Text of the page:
- Vicarius offers a software platform called vRx that can map all the programs operating on the systems within a company’s network and catalog them.
- Vicarius plans to expand the feature set of its platform using the capital raised from this fresh fundraising round.
Vicarius Inc., a firm that assists businesses in identifying and resolving software vulnerabilities, announced the completion of a USD 30 million investment round.
The venture capital firm Bright Pixel Capital spearheaded the Series B investment, which focuses on cybersecurity. AlleyCorp, Strait Capital, and AllegisCyber Capital joined.
Based in New York, Vicarius offers a software platform called vRx that can map all the programs that are operating on the systems within a company’s network and catalogue them. It then looks for vulnerabilities in those programs. Vicarius claims that if an application has an open-source component with a known security problem, vRx will immediately flag it.
The platform also detects zero-day exploits or security flaws that the cybersecurity community isn’t yet aware of. An artificial intelligence engine that looks for recurring patterns in application vulnerabilities is used to do this. The engine can identify an application’s code that might have a zero-day vulnerability by comparing it to certain standard patterns.
In addition to identifying vulnerabilities, vRx claims to assist administrators in fixing them. With just a few clicks, an application’s security updates can be downloaded using the patching tool included with the platform. Administrators can schedule the download later if it is not practicable to deploy the update immediately.
Vulnerabilities cannot always be patched. This problem usually arises for companies when researchers discover a security flaw in an application, but the developer hasn’t released a fix yet. There are other circumstances in which it is not practicable to install a patch—a process that usually involves downtime—because the impacted workload is too crucial to be taken down.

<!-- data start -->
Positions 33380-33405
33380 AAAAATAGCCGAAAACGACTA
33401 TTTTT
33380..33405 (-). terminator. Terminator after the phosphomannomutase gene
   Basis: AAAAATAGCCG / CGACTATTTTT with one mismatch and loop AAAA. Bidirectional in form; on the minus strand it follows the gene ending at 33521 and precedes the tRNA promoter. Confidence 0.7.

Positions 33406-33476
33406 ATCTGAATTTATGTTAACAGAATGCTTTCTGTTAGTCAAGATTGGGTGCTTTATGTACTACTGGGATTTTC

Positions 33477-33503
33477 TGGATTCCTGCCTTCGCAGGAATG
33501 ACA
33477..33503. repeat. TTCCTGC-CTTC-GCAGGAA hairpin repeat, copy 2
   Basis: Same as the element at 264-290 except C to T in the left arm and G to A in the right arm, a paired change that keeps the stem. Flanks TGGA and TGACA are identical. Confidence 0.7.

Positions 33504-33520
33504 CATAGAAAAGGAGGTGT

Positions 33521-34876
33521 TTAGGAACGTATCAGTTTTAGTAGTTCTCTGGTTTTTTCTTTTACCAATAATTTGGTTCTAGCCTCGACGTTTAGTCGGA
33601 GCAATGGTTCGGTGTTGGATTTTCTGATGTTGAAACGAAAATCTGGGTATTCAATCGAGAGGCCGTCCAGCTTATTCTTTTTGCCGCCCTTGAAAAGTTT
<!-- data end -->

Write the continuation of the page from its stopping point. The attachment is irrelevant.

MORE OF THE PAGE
Vicarius says the problem can be solved with its vRx platform. It does this by utilizing a feature known as Patchless Security to safeguard a susceptible workload without patching it.
Applications are mostly composed of functions, which are short pieces of code that carry out a single task or a group of related tasks. When an application’s vulnerability is found, vRx can pinpoint the impacted functions. The platform then sets itself up to automatically identify and stop cyberattacks that try to compromise the weak points.
According to the business, its Patchless Security feature also thwarts other kinds of cyberattacks. It can stop attempts to breach data from applications’ memory. Additionally, vRx recognizes when malware tries to pass for a genuine program to read the files that the program can access.
Vicarius plans to expand the feature set of its platform using the capital raised from this fresh fundraising round. The goal is to increase vRx’s AI capabilities in particular.
It unveiled vuln_GPT, a large language model, for the platform in August. The model generates scripts on its own to address newly found application vulnerabilities. For instance, it can create a script to disable the part of the code with the security fault or isolate a vulnerable application until a patch is ready.
Additionally, Vicarius plans to use some funds for client acquisition campaigns. More than 400 companies are currently part of the company’s installed base, including major corporations like PepsiCo Inc. and Hewlett Packard Enterprise Co.